Finding a left fielder for this lineup was very difficult, which forces DeShields, who primarily played second base, to be the left fielder. DeShields is mainly known for getting traded for Pedro Martinez, but he was a solid big leaguer. Just like E.Y., DeShields was a speedster who got on base a lot and could slot in as a top-of-the-order bat. He finished his career with a .268/.352/.377 (98 OPS+) batting line, 24.4 rWAR, and 463 steals.
Centerfield: Rocco Baldelli, Minnesota Twins Manager
Baldelli was drafted sixth overall by the Devil Rays in 2000, and his career got off to a promising start. In 2003 he became the team’s everyday centerfielder and finished third in Rookie of the Year voting.
In 2005 though, Baldelli suffered a torn ACL and then an elbow injury that required Tommy John Surgery. He bounced back nicely when he returned in the middle of the 2006 season, hitting .302/.339/.532 (122 OPS+) with 16 homers, 24 doubles, 10 steals, 57 RBIs, and 3.2 rWAR. Unfortunately, Baldelli suffered from a number of medical conditions starting in 2007. In 2011, Baldelli retired at the age of 29.
Right Field: Dusty Baker, Houston Astros Manager
Before his storied managerial career, Dusty Baker was a pretty good big-league player. He hit .278/.347/.432 (116 OPS+) with 242 homers, 320 doubles, 137 steals, and 37.0 rWAR. Baker was a two-time All-Star and Silver Slugger while also collecting a Gold Glove and a World Series ring in 1981. He also received MVP votes three times, finishing as high as fourth in voting.
Designated Hitter: Kevin Seitzer, Atlanta Braves Hitting Coach
An 11th round pick by the Royals in 1983, Seitzer was a bright spot on some middling Kansas City teams. In 1987, Seitzer was an All-Star and led the AL in hits while finishing second in Rookie of the Year voting and even garnering some MVP votes. He spent six years in Kansas City before getting released in 1992.
After a couple rough seasons, Seitzer found his groove again with the Brewers, making another All-Star Game in 1995. He finished his career with a .295/.375/.404 (111 OPS+) batting line, 74 homers, 285 doubles, and 28.9 rWAR, while also drawing more walks than strikeouts.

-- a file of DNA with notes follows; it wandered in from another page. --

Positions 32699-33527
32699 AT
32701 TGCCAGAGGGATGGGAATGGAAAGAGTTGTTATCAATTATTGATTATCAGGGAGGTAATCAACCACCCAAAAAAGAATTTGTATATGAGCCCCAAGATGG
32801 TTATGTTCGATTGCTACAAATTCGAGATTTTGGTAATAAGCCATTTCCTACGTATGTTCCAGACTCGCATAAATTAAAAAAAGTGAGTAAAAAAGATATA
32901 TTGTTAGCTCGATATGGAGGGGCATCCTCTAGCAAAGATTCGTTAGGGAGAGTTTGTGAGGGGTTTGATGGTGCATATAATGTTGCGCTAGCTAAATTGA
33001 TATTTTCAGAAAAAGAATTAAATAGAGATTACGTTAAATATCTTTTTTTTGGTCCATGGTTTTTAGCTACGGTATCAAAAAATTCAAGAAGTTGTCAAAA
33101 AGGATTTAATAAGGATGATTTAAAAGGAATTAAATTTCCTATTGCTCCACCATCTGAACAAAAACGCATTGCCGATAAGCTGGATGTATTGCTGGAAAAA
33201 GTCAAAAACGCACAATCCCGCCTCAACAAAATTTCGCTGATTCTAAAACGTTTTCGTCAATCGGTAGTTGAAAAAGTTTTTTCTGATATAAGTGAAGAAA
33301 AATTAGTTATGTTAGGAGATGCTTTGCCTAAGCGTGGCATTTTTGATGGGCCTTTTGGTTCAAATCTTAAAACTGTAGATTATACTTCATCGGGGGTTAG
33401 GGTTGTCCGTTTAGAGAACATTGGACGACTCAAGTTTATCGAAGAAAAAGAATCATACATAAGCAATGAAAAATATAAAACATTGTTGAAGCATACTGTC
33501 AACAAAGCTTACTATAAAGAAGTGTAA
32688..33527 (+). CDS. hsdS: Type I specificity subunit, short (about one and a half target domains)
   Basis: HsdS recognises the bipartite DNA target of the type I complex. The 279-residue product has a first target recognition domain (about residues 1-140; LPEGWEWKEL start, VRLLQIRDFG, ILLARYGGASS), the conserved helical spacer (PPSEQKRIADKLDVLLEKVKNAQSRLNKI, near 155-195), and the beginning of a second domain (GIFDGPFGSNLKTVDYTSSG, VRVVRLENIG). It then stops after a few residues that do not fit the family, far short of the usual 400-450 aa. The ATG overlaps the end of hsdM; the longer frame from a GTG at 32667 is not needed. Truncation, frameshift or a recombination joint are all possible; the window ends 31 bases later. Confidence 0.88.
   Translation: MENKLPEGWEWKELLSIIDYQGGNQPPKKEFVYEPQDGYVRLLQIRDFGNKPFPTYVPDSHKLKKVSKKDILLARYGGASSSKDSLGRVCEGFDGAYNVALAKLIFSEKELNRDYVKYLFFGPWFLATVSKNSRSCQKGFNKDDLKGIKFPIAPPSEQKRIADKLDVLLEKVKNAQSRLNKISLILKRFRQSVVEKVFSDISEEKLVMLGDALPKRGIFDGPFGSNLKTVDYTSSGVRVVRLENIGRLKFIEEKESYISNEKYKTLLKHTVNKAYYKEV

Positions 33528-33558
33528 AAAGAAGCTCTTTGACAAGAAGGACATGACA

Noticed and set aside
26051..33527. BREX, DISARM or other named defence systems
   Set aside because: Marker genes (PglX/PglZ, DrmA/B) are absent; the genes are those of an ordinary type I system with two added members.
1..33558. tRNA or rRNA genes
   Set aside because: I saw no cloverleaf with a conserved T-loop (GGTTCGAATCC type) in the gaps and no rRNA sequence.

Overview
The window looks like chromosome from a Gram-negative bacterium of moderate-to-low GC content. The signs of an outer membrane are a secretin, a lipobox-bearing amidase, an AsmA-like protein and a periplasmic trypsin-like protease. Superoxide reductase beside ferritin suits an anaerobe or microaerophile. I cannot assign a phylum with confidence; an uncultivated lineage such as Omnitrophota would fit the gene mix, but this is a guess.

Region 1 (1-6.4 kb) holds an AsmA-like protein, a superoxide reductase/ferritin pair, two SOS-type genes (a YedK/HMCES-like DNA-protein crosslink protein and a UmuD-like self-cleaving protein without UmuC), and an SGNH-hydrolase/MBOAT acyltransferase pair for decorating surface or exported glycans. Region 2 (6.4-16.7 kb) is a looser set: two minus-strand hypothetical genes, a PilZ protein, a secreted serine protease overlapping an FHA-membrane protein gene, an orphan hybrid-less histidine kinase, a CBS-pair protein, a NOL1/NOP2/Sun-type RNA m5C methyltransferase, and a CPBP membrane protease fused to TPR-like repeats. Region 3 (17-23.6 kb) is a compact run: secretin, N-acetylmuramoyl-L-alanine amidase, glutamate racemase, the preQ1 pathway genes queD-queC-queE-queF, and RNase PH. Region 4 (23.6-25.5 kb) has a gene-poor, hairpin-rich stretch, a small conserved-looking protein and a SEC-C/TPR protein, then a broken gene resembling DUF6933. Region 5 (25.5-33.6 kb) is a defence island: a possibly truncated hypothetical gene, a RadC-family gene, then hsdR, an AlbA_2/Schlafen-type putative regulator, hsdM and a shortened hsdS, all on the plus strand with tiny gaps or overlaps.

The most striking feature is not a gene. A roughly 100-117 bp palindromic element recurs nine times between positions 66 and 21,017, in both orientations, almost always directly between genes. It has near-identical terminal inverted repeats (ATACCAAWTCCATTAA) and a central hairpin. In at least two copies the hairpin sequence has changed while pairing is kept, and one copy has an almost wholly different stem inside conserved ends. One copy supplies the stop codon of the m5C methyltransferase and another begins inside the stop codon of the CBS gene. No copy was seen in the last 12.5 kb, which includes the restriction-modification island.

Starting Pitcher: Mark Prior, Los Angeles Dodgers Pitching Coach
Mark Prior‘s MLB career was brief, but he was electrifying when he was healthy. In 2003, Prior turned in a stellar 2.43 ERA/2.47 FIP (179 ERA+) and a 1.103 WHIP with 245 strikeouts in 211.1 innings (10.4 K/9). He was an All-Star while finishing third in Cy Young voting and ninth in MVP voting. Prior though suffered a number of injuries in the following years and didn’t pitch in the majors after his age-26 season in 2006.
Closer: Andrew Bailey, San Francisco Giants Pitching Coach
For a brief period of time, Andrew Bailey was one of the best closers in MLB. In 2009, Bailey was an All-Star and won AL Rookie of the Year, recording 25 saves with a 1.84 ERA/2.56 FIP, a 0.876 WHIP, and 91 strikeouts in 83.1 innings (9.8 K/9). While his strikeout rate dropped in 2010, Bailey was an All-Star again, turning in a 1.47 ERA/2.96 FIP and a 0.959 WHIP while racking up 25 saves.
Bailey had another solid year in 2011, but he was traded to the Red Sox following the season. After battling shoulder problems, Bailey had a brief resurgence while getting some closing reps with the Angels in 2016. His shoulder problems resurfaced in 2017 though, which ultimately ended his career. Overall, he had 95 saves, a 3.12 ERA/3.47 FIP, a 1.104 WHIP, and 276 strikeouts in 274.1 innings (9.1 K/9).
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main image credit: Embed from Getty Images